Moving on

End of May I leave for my final appointment as Board member of the Association for Progressive Communications . That’s pretty much 25 years of voluntary work with this unique and tireless organisation. I think I’ve been on the Board for three terms now, the last two as Secretary.

At recent meetings I’ve marvelled at the eagerness and dynamism of our new team members, a new generation of internet savvy rights activists, researchers, writers and poets.

My first official overseas APC appointment was at the first United Nations Conference on Environment and Development in Rio, 1992. I saw there how well we could live together in spite of the machine guns over-looking our meeting spaces and the homeless spirited away.

When ever I hear of a new permaculture initiative, another clean energy solution, great ways of feeding and nourishing people with minimum resources I feel we have so much more to live for… and this evening hearing the outstanding BLOW perform at The Horn in Collingwood I want to know that we as a species will live long and fruitful lives in the harvest of our creations…

Trailer – The Light Show

The Light Show is a documentary about legendary projection artist Hugh McSpedden with an original soundtrack by Sun-Bus-5 performed at the 2012 Melbourne Fringe.

In 1968 Australian projection artist Hugh McSpedden began shooting 8mm film. By the 1970s his films magnified into large scale projections using as many as 45 or more projectors. In 1983, grafting modified projectors and lenses together, he created what is considered the first large scale projection onto a public building in Australia, Melbourne’s Royal Exhibition Building. The Light Show was an avant garde mix of interview and performance focusing on Hugh’s life in light that took place over four nights at the 2012 Melbourne Fringe festival. The Light Show documentary is a glimpse into Hugh’s work with extracts from the 2012 performance event highlighting his fluid and multiple projector array.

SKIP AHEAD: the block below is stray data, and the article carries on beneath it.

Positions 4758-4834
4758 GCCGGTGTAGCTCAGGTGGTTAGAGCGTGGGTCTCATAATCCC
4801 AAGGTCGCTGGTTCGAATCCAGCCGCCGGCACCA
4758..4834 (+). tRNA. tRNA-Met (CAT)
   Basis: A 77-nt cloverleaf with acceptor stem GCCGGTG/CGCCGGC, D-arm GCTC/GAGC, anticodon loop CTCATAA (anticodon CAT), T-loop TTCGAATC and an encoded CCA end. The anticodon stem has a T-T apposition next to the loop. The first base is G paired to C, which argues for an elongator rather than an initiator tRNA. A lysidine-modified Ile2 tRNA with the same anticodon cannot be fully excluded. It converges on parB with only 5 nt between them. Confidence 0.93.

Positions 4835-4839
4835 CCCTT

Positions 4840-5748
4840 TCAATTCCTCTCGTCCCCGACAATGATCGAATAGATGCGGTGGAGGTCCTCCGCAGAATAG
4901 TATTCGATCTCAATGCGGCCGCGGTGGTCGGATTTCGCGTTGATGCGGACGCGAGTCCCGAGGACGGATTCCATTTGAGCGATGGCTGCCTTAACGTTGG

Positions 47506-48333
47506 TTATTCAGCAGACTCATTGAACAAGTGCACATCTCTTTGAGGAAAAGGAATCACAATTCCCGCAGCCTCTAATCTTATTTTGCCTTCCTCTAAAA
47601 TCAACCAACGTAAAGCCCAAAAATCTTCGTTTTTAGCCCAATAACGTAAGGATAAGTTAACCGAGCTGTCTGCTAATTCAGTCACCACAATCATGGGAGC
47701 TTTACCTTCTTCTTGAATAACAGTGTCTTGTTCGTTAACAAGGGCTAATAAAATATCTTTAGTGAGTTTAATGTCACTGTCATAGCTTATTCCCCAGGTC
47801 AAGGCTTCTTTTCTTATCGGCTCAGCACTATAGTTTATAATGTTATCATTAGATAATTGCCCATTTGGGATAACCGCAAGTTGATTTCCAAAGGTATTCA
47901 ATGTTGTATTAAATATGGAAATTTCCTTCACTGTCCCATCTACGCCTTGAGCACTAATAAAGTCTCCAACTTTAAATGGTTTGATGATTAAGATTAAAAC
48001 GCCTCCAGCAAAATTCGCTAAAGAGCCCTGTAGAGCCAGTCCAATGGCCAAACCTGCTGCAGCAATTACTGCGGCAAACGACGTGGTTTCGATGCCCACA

Limited release CD/DVD and digital album from:

Reflecting on Sydney’s outer west

As had boats brought my parents to Australia so too had they carried hundreds of Hazara men, women and children who sought asylum here. I had the good fortune to work with some of them, to produce a mixed media installation which has brought me back to my outer western Sydney homeland.

In 1976 Liverpool was home to both the aspirant Liverpool Green Valley Community Radio station and one of three video access centres in Sydney’s outer western suburbs. I had my curiosity piqued by both. Fortunately for me both were in the same building; above a milk-bar directly opposite Liverpool railway station.